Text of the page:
It's a technology that is, in its domestic form, less than 100 years old, and compared to other media for the transmission of art and ideas, its evolution hasn't even begun.

We can look back on those early TV designs, and on early FCC standards for resolution that gave way to NTSC broadcast standards, and it all seems so primitive.

I guess it helps to remember, when buying any piece of high technology, that we exist on a single point in its trajectory. There's a lot of pressure to get it right, to buy the perfect TV set. But you'd scoff just as easily at a black and white set from 1972 today as you will at today's sets in 40 years, if the concept of the "set" even exists then.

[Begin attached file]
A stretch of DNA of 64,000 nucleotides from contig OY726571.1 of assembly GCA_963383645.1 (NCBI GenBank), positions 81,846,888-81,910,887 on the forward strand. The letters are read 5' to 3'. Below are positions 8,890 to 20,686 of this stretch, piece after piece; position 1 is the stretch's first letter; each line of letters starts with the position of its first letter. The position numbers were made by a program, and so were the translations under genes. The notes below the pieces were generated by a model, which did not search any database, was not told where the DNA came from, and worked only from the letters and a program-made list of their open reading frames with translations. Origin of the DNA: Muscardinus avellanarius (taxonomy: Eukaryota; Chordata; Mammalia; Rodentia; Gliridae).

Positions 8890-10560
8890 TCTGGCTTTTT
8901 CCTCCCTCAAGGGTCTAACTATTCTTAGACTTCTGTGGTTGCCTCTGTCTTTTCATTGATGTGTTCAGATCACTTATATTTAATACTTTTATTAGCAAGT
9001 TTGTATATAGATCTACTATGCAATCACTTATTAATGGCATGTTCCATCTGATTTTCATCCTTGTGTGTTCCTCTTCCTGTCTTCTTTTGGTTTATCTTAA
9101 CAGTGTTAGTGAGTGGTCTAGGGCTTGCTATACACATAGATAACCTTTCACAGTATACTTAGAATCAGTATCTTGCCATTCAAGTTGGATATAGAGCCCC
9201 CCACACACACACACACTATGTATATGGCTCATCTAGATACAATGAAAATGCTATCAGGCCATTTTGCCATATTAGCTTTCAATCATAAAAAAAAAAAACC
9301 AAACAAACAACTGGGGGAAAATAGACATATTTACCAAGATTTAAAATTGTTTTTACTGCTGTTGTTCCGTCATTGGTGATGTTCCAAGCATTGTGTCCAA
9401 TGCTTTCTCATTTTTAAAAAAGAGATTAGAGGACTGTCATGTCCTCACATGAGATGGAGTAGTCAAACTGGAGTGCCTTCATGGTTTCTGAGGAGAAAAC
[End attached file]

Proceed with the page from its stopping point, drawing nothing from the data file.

What I'm saying is, you can relax. All the TVs here have been vetted for you. They're all beasts, and you're going to love which ever one you choose.



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Last updated on November 09, 2017 by Brett Dvoretz

A wandering writer who spends as much time on the road as behind the computer screen, Brett can either be found hacking furiously away at the keyboard or perhaps enjoying a whiskey and coke on some exotic beach, sometimes both simultaneously, usually with a four-legged companion by his side. He hopes to one day become a modern day renaissance man.